His wife? Had Ehud heard right? Tzipora?
Slowly, Ehud stood up. Again he felt dizzy. Again he felt weak. His mind struggled to reason. Of course every man deserved a wife. But Tzipora was his wife.
“But I married her,” Ehud said.
“I married her too,” the man answered.
“I have a ketuba to prove it,” Ehud argued.
“So do I,” said the man.
“Her ring,” Ehud gasped.
“Anyone can buy a ring.”
“But we have pictures from the wedding.”
“Pictures can be faked.”
“Our children,” Ehud said. “What about our children?”
“The children are mine,” the man answered.
Ehud trembled. He was speechless. He was afraid to talk, afraid to reason. He would say white, and the man would say black. He would say up, and the man would say down. Both things were true. But his wife. He looked at his wife. His beautiful wife. She too was silent. She too was confused. Why belong to one man? Why not belong to two? Why should she be Ehud’s wife and not someone else’s? All people were the same, weren’t they? And weren’t all men brothers?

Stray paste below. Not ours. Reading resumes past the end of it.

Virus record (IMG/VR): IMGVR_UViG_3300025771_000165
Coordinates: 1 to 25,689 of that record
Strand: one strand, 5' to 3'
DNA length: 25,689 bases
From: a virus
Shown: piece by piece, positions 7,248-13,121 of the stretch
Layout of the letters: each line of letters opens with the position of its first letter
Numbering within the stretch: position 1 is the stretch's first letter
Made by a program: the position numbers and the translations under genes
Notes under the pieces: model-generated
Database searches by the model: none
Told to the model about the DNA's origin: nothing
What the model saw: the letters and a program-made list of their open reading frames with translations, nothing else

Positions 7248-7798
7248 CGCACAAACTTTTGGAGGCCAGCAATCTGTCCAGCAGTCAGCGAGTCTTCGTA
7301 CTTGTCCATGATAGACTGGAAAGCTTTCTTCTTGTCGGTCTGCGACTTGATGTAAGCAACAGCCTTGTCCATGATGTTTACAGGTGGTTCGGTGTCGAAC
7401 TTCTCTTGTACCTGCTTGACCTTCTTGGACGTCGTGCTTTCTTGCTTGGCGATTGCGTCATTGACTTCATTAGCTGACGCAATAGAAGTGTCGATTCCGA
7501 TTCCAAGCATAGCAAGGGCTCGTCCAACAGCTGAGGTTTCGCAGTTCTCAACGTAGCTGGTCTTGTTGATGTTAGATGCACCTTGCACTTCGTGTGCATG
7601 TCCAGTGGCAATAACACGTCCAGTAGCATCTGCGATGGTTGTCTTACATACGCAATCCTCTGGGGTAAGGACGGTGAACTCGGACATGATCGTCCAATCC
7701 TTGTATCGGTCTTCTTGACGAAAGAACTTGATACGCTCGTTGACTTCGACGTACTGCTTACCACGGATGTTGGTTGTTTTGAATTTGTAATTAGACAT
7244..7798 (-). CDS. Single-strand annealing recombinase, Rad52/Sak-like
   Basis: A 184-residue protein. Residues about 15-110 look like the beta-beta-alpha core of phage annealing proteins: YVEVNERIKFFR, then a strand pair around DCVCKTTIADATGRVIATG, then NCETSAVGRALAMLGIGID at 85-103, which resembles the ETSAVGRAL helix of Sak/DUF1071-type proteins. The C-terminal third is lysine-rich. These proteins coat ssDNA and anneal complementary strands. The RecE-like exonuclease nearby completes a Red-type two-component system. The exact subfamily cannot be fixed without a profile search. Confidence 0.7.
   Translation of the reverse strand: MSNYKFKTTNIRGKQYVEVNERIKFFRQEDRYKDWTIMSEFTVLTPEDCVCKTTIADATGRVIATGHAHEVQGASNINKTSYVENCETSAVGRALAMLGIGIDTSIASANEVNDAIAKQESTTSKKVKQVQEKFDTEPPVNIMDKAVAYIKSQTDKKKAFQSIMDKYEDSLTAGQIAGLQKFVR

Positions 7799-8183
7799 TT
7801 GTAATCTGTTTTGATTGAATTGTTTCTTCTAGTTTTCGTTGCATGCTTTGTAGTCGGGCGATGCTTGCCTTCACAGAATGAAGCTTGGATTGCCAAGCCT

“I’m afraid I don’t have much time,” the man said. “Are you coming, Tzipora?”
Ehud looked at his wife. He knew she was his. More than that. She was him. He didn’t need a deed or a document to prove it. She was like a piece of his body. She was like his heart. Would he give the man his heart? That was what the man wanted. He was demanding that Ehud give up his heart. Ehud grasped the gun in his pocket. Slowly he raised it into the air. He intended to point the gun at the man, but he couldn’t. Instead, he pointed it at himself. He closed his eyes, and he fired.
That was the lesson that Ehud taught his children that night.